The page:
Today’s post is really late. Almost missed the day, really.
It’s been a hectic day with an important project, many conversations, and a couple of special, physically-distant visits. Plus, I wasn’t nearly as organized as yesterday when my daily post and most other daily rituals and chores were mostly finished by noon and I headed out in the car to Birds Hill Park, took my bike along, and did my fifth outdoor bike ride of the year, my third in the park. Finishing that ride, which was a bit gruelling because of ferocious winds, I thought of today’s song. I’ll explain why, but this will take a little bit, so get comfortable.
Over the winter, I built up my cycling to rides as long as 40 kilometres on the indoor trainer, but of course, it’s different in real life, with headwinds, bad roads and other factors. In less than two weeks with my three rides in the park, I’ve gone from doing two laps, or just over 20 kilometres there, to four laps and a bit, for 50 km yesterday. That puts me at the halfway point toward my 2020 goal of what’s known as a “metric century,” or a 100-kilometre ride. (A century for cyclists in imperial-measurement lands is 100 miles. Ummm… maybe next year. I made it to 60 km last year, albeit only two months after switching to road cycling, and accomplished that on what would have been my dad’s 100th birthday. I decided soon after that, with some coaching from an awesome manager at my favourite bike shop, Alter Ego Sports in Winnipeg, Canada, that my next achievement could be 100 km in 2020. Anyway, this is sort of an explanation, so I’m not even going to call it digressing, if that’s okay… though I’ll admit it is a bit like rambling.)
As I mentioned before all of those facts and figures, I thought of today’s song as I rolled, entirely spent, into the area where the car was parked. With my eyes on a “century” (from more than one perspective), the song felt like an instinctual choice, which sometimes happens with this blog.
Today has proven that instinct to be right on. You see, I never was much of a fan of The Tragically Hip. And I know, that sounds almost un-Canadian! I know they were a great band, and the late Gord Downie was courageous and visionary in the face of terminal brain cancer. In his later years he put so much of himself into the work of reconciliation with our First Nations by his work highlighting the plight of children stolen from their families and imprisoned in Canada’s shameful residential school system.
“First thing we’d climb a tree and maybe then we’d talk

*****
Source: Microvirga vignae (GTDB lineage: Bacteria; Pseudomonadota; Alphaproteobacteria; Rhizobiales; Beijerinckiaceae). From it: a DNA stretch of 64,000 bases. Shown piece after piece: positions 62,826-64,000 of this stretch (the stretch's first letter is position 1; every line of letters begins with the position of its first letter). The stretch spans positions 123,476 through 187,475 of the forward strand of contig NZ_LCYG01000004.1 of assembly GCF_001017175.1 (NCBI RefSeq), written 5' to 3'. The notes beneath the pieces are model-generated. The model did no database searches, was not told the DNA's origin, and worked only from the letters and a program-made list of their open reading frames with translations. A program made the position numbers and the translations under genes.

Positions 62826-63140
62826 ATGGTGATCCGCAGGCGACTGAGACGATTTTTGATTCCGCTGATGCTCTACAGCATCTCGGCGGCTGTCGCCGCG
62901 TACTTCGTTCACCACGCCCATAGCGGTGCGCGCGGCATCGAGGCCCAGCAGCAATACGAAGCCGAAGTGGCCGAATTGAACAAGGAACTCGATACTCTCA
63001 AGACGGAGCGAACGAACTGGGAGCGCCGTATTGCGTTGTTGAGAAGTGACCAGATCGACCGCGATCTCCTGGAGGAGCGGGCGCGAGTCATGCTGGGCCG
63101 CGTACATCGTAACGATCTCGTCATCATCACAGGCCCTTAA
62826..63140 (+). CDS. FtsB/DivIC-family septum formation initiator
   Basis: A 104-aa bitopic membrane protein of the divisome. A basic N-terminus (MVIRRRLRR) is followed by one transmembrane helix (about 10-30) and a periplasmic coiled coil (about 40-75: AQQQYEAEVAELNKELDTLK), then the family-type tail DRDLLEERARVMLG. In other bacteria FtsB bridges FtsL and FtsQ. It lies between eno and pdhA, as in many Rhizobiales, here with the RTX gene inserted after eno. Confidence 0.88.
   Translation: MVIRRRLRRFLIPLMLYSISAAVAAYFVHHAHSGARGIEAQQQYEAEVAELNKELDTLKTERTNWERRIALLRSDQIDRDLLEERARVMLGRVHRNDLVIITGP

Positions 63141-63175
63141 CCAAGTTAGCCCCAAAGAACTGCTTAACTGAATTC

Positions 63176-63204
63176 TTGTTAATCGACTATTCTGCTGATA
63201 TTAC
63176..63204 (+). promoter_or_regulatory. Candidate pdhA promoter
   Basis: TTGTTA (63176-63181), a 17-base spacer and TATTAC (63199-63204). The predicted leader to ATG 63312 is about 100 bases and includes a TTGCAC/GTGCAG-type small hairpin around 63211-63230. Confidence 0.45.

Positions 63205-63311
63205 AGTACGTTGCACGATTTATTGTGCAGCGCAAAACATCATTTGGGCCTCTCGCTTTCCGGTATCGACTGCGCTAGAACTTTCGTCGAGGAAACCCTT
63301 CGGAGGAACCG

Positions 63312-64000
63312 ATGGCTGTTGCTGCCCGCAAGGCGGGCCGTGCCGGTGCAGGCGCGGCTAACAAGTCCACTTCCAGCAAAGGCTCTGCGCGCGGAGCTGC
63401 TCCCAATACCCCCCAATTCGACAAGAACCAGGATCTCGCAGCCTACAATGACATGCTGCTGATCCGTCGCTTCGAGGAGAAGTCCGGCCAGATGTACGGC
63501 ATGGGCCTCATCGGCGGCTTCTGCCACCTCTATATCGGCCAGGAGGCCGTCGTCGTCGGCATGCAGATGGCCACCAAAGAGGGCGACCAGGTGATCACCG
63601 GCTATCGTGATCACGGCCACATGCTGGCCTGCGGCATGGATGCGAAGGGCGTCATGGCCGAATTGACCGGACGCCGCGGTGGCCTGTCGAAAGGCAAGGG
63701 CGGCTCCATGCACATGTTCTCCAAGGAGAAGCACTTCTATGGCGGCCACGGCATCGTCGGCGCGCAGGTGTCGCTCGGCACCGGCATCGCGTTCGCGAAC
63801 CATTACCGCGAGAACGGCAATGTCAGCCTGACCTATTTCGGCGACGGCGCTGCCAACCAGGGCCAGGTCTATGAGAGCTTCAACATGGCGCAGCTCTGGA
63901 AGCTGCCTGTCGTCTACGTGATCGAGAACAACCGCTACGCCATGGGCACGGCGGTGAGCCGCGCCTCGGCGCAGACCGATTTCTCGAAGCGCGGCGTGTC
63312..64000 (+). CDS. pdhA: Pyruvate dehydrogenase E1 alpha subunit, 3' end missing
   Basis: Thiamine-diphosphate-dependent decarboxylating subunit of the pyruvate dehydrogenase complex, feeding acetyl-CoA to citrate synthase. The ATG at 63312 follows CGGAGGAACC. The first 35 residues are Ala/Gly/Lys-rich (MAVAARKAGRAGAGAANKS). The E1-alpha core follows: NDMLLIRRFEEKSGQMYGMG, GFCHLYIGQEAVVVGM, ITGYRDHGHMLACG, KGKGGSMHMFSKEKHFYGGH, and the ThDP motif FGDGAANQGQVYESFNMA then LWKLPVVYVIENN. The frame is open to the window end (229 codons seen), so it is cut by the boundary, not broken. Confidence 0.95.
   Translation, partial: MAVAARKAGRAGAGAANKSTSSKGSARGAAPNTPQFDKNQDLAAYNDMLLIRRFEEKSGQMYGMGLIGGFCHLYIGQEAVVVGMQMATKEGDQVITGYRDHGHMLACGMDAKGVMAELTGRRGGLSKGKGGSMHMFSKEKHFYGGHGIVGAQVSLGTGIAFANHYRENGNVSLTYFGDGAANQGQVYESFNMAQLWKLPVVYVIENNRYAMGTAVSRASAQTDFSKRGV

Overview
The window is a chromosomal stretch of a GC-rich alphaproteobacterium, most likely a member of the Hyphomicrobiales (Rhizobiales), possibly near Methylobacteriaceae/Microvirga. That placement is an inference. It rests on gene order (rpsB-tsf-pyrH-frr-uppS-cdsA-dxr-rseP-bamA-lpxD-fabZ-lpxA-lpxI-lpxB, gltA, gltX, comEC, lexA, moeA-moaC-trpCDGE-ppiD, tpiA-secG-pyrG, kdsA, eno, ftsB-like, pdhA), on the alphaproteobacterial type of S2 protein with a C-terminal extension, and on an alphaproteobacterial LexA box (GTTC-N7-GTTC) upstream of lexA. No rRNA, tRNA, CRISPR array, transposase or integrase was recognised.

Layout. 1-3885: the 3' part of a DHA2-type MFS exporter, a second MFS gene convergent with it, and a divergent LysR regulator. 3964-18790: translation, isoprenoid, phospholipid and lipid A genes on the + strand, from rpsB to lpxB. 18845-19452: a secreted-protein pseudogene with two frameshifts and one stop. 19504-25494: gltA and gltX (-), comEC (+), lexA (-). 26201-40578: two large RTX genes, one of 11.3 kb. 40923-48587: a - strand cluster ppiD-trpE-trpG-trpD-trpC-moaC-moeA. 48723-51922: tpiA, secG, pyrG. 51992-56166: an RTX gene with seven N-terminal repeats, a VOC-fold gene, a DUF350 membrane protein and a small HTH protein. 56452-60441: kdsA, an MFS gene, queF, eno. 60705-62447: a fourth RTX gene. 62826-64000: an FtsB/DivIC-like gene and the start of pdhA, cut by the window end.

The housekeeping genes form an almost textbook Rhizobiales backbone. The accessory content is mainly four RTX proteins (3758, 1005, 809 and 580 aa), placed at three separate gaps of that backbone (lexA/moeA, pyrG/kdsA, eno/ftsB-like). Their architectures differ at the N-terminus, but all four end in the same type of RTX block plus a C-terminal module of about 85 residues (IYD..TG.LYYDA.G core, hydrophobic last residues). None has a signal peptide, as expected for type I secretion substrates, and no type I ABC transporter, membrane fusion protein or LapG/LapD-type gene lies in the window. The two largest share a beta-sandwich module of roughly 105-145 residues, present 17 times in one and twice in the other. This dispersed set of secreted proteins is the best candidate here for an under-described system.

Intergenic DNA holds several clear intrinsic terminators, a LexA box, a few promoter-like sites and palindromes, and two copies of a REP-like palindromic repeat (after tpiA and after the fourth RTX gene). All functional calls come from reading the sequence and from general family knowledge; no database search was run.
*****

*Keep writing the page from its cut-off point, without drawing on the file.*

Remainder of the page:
Or sit silently and listen to our thoughts
With illusions of someday casting a golden light
No dress rehearsal, this is our life”
(from “Ahead by a Century,” by Gord Downie, Paul Langlois, Rob Baker, Gord Sinclair, Johnny Fay)
I don’t really know The Hip’s music that well, and yesterday my electrolyte-depleted brain was also tuning in on the song, “Blow at High Dough,” which includes this line:
“Well, sometimes the faster it gets
The less you need to know
But you got to remember the smarter it gets
The further it’s going to go”
(from “Blow at High Dough,” by Gord Downie, Paul Langlois, Rob Baker, Gord Sinclair, Johnny Fay)
That one’s perhaps also an unwitting mantra to my training. And, here’s the other thing I’ve discovered today. It’s all a reminder to be more open. To embrace music — and other things — I’ve tended to reject because I didn’t connect with them the first time around. To accept the people who irritate or offend me, or with whom I don’t feel a connection or feel I can dismiss solely because I’ve felt they have been rude to or dismissive of me. I found myself in a place today where I could get past all that, and made a connection in a longstanding, complicated relationship. I don’t know what the future will bring, but today I felt like I was kinder, and maybe added some light, and in exchange, felt heard and respected.
Anyway, I may just be listening to some more Tragically Hip sometime soon, to see what I was missing all those years since I was introduced to them in the early 1990s by a deputy superintendent I was working for on the railway. He was adamant that they were the best band ever. Anyway, I’d appreciate your comments and recommendations of albums or songs, as I only have a couple of their songs, including today’s.
I’ve got some distance to cover, and some learning to do yet. I feel fortunate that it’s going to continue to be a busy year. Hopefully there are more in the hopper!
And, I made it just under the wire for today’s post, so, yay to me.
Here’s the official video for the song from The Tragically Hip’s YouTube channel: